For example, while I’ve always known him to be forthright, I didn’t know to the exact extent he held himself until reading the chapter about honesty. Truman once famously said “The Buck Stops Here.” Johnson lives that statement, even when he knows the honest answer may wind up hurting him, as it did in New Mexico a time or two.

And I had never known about his program as Governor to allow any citizen of his State 5 minutes at a time to talk to him about anything they needed or wanted to speak to him about. For a few hours every evening, he set aside time to hear directly from the people. Not the various lobbying groups that haunt all Capitols, but the people directly. I personally think that made him a better Governor, and I would challenge all Governors to emulate that program (apparently his immediate successor, Bill Richardson, did at least for a time). Can you imagine how in tune a President would be with the American people if he had such a program? No more lobbyists in the Lincoln bedroom, no more “Celebrity President”, simply average Americans telling their President exactly what is on their mind.

Along the way through this book, you meet both the man and his ideals. You learn about the very human, very pragmatic side of the man who became known as Governor Veto – and you learn exactly why he vetoed so many bills.

In an age of increasing polarization of the electorate, this book stands as a shining example of a man who is well respected by all sides, even those who oppose his views. As he sometimes says on the campaign trail, he is the only candidate for President who the residents of his state wave at him with all five fingers, not just one.

This review of Seven Principles of Good Government by Gary Johnson was originally published on August 24, 2012.

#BookReview Resurrect by Kane Gilmour

RESURRECT is Kane Gilmour’s first work, and I would EASILY put it up there with other first works such as Dale Brown’s Flight of the Old Dog, Clive Cussler’s Mediterranean Caper, or Tom Clancy’s Hunt for Red October. Yes, this book is THAT good – or better.

The action starts with a plane crash in a remote region of China near Tibet, picks up with the survivor and her rescuers being chased through a mountain by people trying to blow them up, and reaches a finale with the group battling their adversaries INSIDE St Peter’s Basilica.

Along the way, we meet Jason Quinn and Curtis Johnson, our heroes and best friends who work together at ARGO – a group reminiscent of Cussler’s NUMA or David Golemon’s Event Group – who will be featured in at least Gilmour’s next work. Johnson is the practical, friendly side kick to Quinn’s friendly yet mysterious do-whatever-it-takes hero.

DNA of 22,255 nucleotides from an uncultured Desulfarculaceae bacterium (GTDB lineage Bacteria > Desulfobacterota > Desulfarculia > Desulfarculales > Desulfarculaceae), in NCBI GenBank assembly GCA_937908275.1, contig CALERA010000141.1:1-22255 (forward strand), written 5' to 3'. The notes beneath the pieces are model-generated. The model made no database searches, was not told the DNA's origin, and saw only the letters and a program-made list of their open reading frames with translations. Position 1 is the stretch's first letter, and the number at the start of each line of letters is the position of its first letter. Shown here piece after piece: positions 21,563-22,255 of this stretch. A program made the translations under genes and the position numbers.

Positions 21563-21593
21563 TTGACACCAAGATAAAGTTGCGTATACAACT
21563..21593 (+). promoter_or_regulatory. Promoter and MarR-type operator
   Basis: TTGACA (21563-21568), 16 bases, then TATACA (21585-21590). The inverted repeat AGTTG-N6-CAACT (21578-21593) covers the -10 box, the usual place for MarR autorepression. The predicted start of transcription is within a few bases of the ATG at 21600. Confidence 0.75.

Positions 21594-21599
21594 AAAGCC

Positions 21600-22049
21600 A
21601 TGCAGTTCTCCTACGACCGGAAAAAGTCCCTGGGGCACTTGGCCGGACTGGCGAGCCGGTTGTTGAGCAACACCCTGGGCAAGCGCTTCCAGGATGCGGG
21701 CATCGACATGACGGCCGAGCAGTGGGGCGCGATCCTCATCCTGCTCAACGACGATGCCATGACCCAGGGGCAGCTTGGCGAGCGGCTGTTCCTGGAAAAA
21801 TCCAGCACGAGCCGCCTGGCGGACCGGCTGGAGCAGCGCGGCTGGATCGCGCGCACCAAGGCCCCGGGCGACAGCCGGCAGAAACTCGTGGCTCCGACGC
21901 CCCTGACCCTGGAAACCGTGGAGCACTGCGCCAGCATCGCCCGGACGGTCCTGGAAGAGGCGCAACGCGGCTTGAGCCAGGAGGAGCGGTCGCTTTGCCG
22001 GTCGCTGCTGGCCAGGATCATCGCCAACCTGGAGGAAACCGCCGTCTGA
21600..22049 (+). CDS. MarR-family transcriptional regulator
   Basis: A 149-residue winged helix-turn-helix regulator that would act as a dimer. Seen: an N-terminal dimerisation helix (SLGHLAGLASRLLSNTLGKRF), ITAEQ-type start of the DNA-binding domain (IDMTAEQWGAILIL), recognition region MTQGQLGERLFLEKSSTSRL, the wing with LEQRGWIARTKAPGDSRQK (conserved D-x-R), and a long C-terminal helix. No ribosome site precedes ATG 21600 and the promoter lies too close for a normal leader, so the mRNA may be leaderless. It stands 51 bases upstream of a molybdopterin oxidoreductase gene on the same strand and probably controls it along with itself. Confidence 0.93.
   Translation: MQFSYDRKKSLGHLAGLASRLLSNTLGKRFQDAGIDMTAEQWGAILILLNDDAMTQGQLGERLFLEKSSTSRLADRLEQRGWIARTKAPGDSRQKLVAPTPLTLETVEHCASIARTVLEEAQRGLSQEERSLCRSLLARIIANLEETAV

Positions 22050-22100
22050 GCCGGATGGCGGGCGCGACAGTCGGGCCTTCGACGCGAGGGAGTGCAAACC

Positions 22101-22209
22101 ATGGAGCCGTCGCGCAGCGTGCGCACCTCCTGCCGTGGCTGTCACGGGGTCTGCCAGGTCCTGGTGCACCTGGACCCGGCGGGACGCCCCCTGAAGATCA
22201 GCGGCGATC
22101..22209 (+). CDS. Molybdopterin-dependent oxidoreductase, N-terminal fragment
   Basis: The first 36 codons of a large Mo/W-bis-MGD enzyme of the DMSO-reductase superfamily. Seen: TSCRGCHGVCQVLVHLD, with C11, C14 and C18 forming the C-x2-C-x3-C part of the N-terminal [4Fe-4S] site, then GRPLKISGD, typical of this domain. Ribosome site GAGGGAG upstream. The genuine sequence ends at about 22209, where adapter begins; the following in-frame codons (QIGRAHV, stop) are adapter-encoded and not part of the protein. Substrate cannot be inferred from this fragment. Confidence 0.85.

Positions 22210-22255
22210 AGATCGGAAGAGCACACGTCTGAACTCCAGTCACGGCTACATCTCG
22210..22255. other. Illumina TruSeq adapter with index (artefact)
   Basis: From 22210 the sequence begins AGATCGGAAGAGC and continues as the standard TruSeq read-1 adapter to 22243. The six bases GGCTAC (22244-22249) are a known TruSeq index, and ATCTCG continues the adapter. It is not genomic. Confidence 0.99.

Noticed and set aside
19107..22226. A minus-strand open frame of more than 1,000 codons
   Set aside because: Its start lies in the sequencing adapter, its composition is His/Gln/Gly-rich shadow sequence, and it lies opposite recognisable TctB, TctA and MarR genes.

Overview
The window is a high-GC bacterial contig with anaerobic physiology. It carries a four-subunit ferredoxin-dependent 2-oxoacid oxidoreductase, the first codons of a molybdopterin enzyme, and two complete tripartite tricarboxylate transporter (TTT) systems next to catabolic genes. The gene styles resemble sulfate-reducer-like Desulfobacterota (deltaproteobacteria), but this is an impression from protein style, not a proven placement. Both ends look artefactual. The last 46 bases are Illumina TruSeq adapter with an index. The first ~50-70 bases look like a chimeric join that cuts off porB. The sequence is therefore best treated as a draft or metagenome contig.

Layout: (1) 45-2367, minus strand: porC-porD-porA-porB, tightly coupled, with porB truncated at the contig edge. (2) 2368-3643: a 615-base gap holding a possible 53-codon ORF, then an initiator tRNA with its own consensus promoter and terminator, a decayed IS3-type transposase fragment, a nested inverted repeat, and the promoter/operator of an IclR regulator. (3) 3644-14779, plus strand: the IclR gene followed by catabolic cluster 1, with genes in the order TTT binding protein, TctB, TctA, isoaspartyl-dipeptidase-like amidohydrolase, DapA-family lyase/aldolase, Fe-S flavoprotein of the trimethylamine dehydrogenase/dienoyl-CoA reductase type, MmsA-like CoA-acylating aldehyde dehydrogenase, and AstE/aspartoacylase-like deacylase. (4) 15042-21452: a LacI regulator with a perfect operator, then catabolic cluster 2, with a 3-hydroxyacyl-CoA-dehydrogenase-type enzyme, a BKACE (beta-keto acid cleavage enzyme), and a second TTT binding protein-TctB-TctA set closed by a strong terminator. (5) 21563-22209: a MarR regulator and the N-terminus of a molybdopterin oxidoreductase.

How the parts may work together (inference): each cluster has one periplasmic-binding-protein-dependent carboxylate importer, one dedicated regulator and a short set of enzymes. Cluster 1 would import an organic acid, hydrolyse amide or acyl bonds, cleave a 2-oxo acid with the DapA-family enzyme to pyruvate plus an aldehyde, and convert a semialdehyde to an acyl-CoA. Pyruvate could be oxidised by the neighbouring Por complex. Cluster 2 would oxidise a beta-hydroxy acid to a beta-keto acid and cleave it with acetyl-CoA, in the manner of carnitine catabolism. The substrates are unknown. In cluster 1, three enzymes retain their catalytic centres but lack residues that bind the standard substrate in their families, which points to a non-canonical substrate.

Gilmour is an author Jeremy Robinson has taken under his wing, and it shows. In one more blatant way, in the weapons used by the bad guys. This is not a bad thing at all, but fans of Robinson’s CHESS TEAM novels (and novellas, the latest of which, CALLSIGN: DEEP BLUE, was cowritten by Gilmour) will recognize them as probably the only other novel they’ve ever read that feature these particular cutting edge weapons.

So yeah, absolutely go pick up this book, and while you’re at it, go ahead and pick up DEEP BLUE. Based on Robinson’s past work and the strength of RESURRECT, I’m confident in telling you that you won’t be disappointed in either purchase.

This review of Resurrect by Kane Gilmour was originally published on December 10, 2011.

#BookReview: Insomnia by Jeremy Robinson

Overall, the short stories in this collection are just that – short. Yet Robinson still manages to tell distinct, engaging stories in each. The explanations after each are rather interesting as well. For example, the motivation for the actual ‘Insomnia’ short story was Robinson’s own battle with a disorder he has given a character in one of his actual books and how it typically keeps him awake at night longing for sleep.

This project was something Robinson has called a “test bed” of ideas, and many of them worked well.

Going down the list:

‘Insomnia’ could very well be made into a 1984-type long form book, and the possibilities there are intriguing.

‘The Eater’ was intriguing in short form, as the story of three young brothers who deal with an unknown black substance, but I think a long-form treatment would have to go a more horror route, which I’m personally not a fan of.